There’s a question at the heart of these inquiries, one that targets what it means to be an individual, an entity, a person. As the capabilities of computers increasingly races forward with ability for calculation and recall that no human will be able to compete with, the need to draw a line between us, those understood to be individuals, and them, those understood to be merely machines, becomes of ethical importance. As long as a computer remains a machine, or rather, as long as it doesn’t qualify as an entity, it can remain a tool. Being a tool rather than an entity carries on the back of its definition the determination of what ethics are applied to its function—how we humans may handle it for our own uses, for example.

The line between entity and machine surely has to be the capacity for emotion—sympathy and empathy, passionate and platonic love, frustration, pride, wants, hopes and fears. A computer can say, “I am sad,” if programmed to do so and even can do so with complex parameters to define the situations in which an expression of such an emotion is logical or expected. In this example though, few people would believe that the computer “feels” the emotion behind the words.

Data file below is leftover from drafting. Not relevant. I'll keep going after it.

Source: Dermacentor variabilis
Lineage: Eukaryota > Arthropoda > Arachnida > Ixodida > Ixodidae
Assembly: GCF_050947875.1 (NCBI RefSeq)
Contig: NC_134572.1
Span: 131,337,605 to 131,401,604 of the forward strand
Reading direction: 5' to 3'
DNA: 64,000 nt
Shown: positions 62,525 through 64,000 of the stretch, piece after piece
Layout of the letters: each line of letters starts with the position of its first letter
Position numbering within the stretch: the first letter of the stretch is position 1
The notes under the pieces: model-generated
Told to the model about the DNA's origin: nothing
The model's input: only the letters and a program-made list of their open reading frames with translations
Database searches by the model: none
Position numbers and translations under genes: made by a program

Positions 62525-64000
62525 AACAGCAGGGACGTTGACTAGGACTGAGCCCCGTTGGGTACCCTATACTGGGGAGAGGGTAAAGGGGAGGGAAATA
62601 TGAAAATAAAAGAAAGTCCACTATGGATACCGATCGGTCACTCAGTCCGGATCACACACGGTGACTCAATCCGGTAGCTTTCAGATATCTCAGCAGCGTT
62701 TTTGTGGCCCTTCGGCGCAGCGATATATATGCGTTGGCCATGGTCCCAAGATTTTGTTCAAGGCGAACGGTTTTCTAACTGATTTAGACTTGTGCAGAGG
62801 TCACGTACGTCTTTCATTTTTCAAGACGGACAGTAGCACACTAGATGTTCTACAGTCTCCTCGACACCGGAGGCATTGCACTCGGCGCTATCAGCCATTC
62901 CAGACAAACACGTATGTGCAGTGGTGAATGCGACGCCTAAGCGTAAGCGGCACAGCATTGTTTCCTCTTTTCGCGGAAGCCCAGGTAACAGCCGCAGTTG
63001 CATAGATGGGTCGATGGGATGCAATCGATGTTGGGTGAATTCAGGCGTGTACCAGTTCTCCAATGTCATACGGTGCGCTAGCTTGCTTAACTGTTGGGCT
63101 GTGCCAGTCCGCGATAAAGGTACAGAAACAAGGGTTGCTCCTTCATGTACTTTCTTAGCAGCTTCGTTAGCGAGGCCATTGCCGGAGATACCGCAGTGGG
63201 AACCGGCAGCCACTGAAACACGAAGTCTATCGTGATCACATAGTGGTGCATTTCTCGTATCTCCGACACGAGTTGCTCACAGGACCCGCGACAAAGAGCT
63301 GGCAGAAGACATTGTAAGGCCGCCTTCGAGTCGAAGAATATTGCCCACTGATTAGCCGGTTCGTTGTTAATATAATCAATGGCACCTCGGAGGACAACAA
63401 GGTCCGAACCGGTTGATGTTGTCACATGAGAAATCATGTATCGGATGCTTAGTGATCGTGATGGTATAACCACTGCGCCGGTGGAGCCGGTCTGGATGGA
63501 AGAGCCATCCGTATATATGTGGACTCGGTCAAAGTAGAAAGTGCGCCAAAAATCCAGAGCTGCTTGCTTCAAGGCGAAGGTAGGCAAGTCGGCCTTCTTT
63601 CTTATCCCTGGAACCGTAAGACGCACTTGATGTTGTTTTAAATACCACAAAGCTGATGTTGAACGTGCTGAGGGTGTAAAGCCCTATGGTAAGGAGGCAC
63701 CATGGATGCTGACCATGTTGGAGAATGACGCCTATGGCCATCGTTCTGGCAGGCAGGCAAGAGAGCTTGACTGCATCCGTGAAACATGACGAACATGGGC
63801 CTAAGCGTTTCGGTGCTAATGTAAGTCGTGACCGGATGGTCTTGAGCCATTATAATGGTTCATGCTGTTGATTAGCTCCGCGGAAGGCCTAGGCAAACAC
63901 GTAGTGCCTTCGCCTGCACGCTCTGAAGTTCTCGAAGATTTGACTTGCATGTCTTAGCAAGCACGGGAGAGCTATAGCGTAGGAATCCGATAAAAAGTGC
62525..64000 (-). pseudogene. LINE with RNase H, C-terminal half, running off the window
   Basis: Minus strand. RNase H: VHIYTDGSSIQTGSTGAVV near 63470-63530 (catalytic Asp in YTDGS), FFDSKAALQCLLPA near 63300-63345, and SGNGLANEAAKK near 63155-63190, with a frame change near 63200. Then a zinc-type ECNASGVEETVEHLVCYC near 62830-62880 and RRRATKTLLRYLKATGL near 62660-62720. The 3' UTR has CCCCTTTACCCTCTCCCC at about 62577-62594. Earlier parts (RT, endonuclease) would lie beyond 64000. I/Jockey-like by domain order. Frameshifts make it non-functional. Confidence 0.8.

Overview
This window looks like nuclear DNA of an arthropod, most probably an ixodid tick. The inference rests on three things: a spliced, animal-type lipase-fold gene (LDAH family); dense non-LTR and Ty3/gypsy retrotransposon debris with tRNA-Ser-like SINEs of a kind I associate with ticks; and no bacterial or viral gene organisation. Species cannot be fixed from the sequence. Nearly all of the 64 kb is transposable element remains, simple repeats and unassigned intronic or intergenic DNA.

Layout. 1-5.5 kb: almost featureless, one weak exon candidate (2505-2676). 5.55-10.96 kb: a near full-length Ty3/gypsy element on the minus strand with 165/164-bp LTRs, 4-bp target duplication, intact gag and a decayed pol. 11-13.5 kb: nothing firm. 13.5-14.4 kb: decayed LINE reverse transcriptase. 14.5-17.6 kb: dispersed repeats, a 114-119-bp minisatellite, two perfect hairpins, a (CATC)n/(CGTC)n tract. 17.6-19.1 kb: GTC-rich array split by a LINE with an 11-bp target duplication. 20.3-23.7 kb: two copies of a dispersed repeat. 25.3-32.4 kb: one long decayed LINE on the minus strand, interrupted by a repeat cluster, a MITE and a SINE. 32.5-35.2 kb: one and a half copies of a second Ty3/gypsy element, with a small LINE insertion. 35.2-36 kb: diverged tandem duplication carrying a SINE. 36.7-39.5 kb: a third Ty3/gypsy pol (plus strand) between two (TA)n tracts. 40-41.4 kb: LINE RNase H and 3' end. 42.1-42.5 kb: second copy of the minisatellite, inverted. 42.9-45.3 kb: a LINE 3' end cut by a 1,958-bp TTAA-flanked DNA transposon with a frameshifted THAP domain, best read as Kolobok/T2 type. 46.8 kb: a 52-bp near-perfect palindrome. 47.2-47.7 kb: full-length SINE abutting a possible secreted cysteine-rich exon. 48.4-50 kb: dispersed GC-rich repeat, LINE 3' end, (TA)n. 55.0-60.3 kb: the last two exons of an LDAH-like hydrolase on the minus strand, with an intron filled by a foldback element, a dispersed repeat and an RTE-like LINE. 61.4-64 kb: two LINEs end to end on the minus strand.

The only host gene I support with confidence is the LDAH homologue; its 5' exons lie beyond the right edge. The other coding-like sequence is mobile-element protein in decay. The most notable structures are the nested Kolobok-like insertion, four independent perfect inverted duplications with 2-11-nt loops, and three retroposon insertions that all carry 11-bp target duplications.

With these two conflicting ideas, that of entity or tool and the experience of emotions, the idea of engaging in a romantic relationship with an android is intriguing and of two natures: on one hand, questionable in sincerity, on the other, a fantasy. There is a gendered divide that arises when examining machine entity romances or sexual relationships. For men, the possibilities of an android partner conflate a power-fantasy while for women the exact opposite is true, it is a security-fantasy.